A driver who ran over the mother of Olympic cyclist Chris Boardman seconds after ending a phone call has been jailed for 30 weeks for causing her death.
Liam Rosney, 33, pleaded guilty in December to causing the death by careless driving of Carol Boardman, just before his trial was due to start.
On Thursday, Judge Rhys Rowlands sentenced him to 30 weeks in prison and disqualified him from driving for 18 and a half months at Mold Crown Court.
The judge said: “This was an accident which could have easily been prevented and your contribution to that accident is significant in as much as you were distracted, the distraction being as a result of you using your mobile phone before the actual collision.
“Any accident which results in someone losing their life is the most appalling tragedy, the more so when the deceased, as here, was well loved and, as I have indicated already, a pretty remarkable woman.”
He told Rosney: “Although the consequences for you have and will be serious, they pale into insignificance when compared to that for the deceased’s family and her wide circle of friends.
“There is absolutely nothing I can say today and absolutely no sentence that this court can pass that can go anywhere near reflecting the loss sustained by her family, cycling community and friends.”
He described Mrs Boardman, whose daughter Lisa Guy was in the public gallery for the hearing, as a “mother, doting grandmother and great-grandmother”.
Mrs Boardman, 75, whose cyclist son Chris won gold at the 1992 Olympics, suffered multiple injuries when she was hit by Rosney’s Mitsubishi pick-up truck after falling from her bike on a mini-roundabout in Connah’s Quay, North Wales, on July 16 2016.
The court heard that in the minutes before Rosney hit Mrs Boardman, who had fallen from her bike on the junction of Mold Road and Ffordd Llanarth, he made or received three phone calls while driving his vehicle, which did not have a hands-free facility.
Matthew Curtis, prosecuting, said: “It’s clear he was speaking to his wife on the telephone four seconds before the fatal collision and he was, we submit, still distracted by the telephone call and mobile telephone handset.”
The death of my mother... has been horrifically life-changing among all of our familyChris Boardman
Oliver Jarvis, mitigating, said Rosney did not “want to make any excuses for his behaviour”.
He told the court: “He says that he has destroyed the lives of two families and therefore nothing I say will seek to undermine that guilty plea.”
But he said the father-of-two, who had a clean licence before the crash, was driving at an appropriate speed and if Mrs Boardman had not fallen from her bike he would not have hit her.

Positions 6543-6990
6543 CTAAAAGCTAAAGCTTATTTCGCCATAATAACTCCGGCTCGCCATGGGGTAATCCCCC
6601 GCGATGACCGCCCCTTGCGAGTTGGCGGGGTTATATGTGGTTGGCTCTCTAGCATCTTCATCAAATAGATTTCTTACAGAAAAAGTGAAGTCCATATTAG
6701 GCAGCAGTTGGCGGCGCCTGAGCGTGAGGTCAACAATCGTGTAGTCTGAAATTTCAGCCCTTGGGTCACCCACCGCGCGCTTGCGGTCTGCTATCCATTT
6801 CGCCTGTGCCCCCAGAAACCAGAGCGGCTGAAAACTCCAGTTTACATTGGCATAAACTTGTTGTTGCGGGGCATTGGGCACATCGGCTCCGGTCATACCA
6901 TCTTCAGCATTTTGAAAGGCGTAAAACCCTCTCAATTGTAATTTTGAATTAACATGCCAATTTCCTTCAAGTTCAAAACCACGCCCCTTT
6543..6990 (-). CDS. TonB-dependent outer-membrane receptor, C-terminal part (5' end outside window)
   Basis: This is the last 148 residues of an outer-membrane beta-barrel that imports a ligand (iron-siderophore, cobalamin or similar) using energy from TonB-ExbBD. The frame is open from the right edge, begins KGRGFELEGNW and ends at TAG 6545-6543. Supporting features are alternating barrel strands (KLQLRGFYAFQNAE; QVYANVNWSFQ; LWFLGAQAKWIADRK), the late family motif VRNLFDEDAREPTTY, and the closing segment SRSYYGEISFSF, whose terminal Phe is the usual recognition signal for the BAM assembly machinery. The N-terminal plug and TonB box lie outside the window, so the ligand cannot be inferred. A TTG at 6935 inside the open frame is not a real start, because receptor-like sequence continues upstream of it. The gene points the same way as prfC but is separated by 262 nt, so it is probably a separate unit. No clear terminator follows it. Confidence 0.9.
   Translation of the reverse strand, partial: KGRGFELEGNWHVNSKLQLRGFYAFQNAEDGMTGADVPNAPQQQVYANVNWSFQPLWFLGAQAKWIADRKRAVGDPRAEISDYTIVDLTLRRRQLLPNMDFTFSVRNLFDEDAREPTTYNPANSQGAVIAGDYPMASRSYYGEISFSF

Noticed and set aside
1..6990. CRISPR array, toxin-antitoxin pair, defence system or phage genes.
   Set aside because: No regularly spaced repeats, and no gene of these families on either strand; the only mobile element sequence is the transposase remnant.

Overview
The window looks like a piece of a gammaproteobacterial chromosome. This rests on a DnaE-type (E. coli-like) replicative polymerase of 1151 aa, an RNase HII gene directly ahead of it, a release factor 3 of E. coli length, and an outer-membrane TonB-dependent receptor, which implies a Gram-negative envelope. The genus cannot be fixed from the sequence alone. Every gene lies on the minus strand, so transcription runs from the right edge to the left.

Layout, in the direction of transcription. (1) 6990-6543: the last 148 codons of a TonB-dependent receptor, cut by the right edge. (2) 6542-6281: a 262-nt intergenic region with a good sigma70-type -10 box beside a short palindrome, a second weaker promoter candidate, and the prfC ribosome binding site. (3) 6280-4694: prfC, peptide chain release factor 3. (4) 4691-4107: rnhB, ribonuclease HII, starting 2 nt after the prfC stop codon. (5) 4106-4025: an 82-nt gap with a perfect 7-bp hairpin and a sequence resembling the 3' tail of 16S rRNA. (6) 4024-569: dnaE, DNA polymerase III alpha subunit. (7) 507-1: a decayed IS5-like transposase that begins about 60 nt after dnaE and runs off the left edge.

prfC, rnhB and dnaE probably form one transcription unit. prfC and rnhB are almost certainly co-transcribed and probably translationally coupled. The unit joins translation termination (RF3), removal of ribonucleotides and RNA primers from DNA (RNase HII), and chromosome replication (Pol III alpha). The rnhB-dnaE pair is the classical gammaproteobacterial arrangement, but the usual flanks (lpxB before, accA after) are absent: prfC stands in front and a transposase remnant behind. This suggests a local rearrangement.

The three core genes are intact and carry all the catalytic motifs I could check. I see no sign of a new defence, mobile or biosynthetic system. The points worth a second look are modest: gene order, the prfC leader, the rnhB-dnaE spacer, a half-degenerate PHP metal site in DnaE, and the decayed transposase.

He added: “Mrs Boardman entered the bend over the give way lines when the defendant had priority and was already on the roundabout.”
In a statement, Mrs Boardman’s brother David Lindfield said she had been a keen cyclist since the age of 16 and ran road awareness courses for young cyclists.
Reading the statement, Mr Curtis said: “The deceased finished work in order to bring up her children. She continued cycling through her life and encouraged her children to do the same.”
The court heard 150 cyclists rode behind the hearse at her funeral to “demonstrate the love and affection” they had for her
Speaking to the Press Association ahead of the sentencing, Mr Boardman said: “Somebody being careless takes somebody’s life and it’s treated as just that – carelessness.
“Somebody who takes me swimming in the sea as a kid and races me for signs on a bike and has grandchildren is just taken away because somebody’s careless, because they used a mobile phone.
“Our legal system thinks that’s OK, and it’s wrong.
“I’m pretty certain that the death of my mother, which has been horrifically life-changing among all of our family, won’t be enough to change that.”
Rosney, of Welland Drive in Connah’s Quay, had originally faced trial in July last year but the jury was discharged halfway through.
He and wife Victoria Rosney, 32, were both initially charged with doing an act tending or intending to pervert the course of justice by deleting call logs from their phones, but the jury in the first trial was directed to return not guilty verdicts after Judge Rowlands said they could not fairly convict them.